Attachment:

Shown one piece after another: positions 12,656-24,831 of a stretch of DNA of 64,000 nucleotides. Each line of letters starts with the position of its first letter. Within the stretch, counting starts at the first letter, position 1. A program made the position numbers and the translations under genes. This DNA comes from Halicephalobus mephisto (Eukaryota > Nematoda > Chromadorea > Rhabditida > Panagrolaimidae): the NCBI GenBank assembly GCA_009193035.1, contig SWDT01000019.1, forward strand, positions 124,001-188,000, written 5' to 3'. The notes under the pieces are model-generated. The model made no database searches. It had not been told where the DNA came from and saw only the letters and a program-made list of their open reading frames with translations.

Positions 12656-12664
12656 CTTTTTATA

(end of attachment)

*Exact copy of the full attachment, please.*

Shown one piece after another: positions 12,656-24,831 of a stretch of DNA of 64,000 nucleotides. Each line of letters starts with the position of its first letter. Within the stretch, counting starts at the first letter, position 1. A program made the position numbers and the translations under genes. This DNA comes from Halicephalobus mephisto (Eukaryota > Nematoda > Chromadorea > Rhabditida > Panagrolaimidae): the NCBI GenBank assembly GCA_009193035.1, contig SWDT01000019.1, forward strand, positions 124,001-188,000, written 5' to 3'. The notes under the pieces are model-generated. The model made no database searches. It had not been told where the DNA came from and saw only the letters and a program-made list of their open reading frames with translations.

Positions 12656-12664
12656 CTTTTTATA